If you face federal white-collar crime charges in California, you and your attorney may be able to negotiate a favorable plea agreement with the prosecutor. Per Forbes, approximately 90 percent of federal defendants enter into plea agreements instead of placing their fates in the hands of a jury.
While a plea agreement can prove advantageous to you, it also carries negatives including the following:
- You forego your constitutional right to a trial by jury.
- You will have to declare your guilt in open court.
- You usually forego your right to appeal
- You usually cannot later rescind your plea agreement if you change your mind about it.
Supreme Court opinion
Although most plea agreements present the above-listed negatives, the U.S. Supreme Court recently gave white-collar defendants new hope with regard to their appellate rights. The case was Class v. United States, and the Justices declared that in some circumstances, you can appeal your conviction and attack the plea agreement you signed.
In this case, Class pleaded guilty via a plea bargain to carrying a gun in his Jeep at the time he parked it in a no firearm zone in Washington, D.C. He later appealed his conviction on the following grounds:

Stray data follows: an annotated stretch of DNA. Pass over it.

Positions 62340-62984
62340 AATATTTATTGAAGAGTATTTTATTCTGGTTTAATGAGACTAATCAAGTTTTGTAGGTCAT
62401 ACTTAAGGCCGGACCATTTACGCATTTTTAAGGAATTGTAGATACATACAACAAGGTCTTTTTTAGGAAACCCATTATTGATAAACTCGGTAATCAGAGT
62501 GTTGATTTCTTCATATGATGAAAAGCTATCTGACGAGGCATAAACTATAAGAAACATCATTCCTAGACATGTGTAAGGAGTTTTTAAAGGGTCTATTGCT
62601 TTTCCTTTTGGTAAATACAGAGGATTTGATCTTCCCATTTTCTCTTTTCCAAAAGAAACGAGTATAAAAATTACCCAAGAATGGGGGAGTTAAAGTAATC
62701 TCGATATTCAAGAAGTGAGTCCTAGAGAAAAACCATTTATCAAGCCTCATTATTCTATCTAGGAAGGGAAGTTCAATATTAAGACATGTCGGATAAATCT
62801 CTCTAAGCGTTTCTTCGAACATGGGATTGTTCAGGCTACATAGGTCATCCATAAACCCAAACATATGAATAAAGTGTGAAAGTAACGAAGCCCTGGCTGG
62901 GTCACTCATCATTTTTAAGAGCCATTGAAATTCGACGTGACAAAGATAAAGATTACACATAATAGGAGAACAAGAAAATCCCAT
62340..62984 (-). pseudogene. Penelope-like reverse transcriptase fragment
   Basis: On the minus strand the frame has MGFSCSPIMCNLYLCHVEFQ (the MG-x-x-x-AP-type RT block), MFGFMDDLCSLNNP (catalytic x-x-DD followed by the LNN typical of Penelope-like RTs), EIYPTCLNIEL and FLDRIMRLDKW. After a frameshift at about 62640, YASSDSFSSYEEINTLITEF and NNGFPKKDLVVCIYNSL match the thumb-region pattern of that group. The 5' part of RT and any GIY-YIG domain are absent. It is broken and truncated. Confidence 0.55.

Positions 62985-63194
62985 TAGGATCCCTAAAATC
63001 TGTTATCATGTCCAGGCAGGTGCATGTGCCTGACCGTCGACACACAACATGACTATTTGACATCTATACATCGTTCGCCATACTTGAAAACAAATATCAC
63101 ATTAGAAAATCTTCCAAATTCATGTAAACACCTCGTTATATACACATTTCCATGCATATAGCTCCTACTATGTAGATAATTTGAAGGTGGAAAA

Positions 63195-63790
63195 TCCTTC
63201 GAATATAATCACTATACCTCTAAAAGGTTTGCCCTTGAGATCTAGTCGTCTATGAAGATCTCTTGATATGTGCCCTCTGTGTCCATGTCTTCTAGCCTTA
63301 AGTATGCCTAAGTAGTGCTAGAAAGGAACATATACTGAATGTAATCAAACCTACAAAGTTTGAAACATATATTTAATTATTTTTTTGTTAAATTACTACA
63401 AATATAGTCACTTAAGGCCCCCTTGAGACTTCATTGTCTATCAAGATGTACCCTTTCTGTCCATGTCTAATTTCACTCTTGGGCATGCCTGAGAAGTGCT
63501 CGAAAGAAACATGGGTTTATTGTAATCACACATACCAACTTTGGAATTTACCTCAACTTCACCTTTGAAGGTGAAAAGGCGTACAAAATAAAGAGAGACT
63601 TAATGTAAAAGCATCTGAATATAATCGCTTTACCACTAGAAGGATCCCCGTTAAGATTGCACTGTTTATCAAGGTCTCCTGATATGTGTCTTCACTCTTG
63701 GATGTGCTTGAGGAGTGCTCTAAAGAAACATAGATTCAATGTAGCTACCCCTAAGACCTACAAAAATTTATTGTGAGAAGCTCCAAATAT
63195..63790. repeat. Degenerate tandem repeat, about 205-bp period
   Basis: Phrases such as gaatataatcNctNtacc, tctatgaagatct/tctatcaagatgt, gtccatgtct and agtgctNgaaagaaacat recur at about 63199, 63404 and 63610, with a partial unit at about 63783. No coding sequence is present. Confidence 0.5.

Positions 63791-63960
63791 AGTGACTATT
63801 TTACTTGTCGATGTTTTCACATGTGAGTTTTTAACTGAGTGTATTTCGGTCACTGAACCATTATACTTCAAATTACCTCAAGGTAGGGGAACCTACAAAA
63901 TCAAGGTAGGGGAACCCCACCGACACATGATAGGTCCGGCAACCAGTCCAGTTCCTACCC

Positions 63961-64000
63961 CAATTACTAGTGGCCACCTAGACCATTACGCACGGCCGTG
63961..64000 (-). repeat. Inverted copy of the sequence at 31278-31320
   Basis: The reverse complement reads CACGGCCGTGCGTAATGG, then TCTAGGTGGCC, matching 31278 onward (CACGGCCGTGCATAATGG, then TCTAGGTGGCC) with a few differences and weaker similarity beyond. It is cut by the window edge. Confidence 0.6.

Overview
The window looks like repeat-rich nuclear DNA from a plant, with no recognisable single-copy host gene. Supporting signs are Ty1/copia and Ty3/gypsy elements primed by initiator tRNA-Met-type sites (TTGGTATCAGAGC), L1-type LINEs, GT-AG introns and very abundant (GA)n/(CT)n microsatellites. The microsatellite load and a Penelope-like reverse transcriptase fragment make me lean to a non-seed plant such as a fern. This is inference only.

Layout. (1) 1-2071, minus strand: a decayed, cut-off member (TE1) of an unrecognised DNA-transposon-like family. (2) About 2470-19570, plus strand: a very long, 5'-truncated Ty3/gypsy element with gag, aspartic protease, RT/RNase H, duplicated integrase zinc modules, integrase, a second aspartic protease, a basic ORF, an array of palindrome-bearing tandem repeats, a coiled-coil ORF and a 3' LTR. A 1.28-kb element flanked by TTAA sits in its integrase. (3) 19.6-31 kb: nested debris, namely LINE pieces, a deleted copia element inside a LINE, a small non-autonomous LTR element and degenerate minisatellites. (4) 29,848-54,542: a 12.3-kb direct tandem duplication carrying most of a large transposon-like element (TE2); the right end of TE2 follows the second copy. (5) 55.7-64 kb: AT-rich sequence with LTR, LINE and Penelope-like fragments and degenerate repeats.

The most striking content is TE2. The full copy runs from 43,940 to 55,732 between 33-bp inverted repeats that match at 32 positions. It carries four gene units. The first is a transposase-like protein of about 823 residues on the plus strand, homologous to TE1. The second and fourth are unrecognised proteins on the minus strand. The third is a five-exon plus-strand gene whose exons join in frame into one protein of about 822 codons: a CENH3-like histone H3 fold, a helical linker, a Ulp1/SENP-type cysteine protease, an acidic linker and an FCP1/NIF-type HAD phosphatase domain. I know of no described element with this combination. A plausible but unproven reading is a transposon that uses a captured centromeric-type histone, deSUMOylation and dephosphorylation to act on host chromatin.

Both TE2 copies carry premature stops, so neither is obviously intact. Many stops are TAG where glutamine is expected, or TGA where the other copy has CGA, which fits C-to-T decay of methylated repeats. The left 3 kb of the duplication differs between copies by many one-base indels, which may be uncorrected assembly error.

- That he was unaware of the Washington, D.C. statute prohibiting the carrying of a firearm
- That the statute violated his Second Amendment rights
- That the sign in the Washington, D.C. parking lot violated his Fourteenth Amendment right to due process
- That he had a valid North Carolina gun licence and that, per North Carolina law, he dutifully kept his gun locked in the Jeep’s safe.
- That the plea agreement he signed did not expressly waive his appellate rights
When Class attempted to appeal, the appellate court denied his appeal, stating that his plea agreement implicitly waived his appellate rights. He appealed further to the U.S. Supreme Court.
Mr. Class never denied that he had a gun in his Jeep or that the statute in question prohibited his having one there while parked in the no firearm zone. Instead, he based his appeal on the denial of his Second Amendment right to bear arms and his Fourteenth Amendment right to due process. SCOTUS agreed with him and overruled the appellate court’s decision, stating that “Class did not relinquish his right to appeal the District Court’s constitutional determinations simply by pleading guilty.”
While this was a recent SCOTUS case, the full ramifications of which have yet to be determined, it does give federal white-collar crime defendants like you new hope that you may be able to appeal your conviction if you do so on constitutional grounds.
This is educational information and not intended to provide legal advice.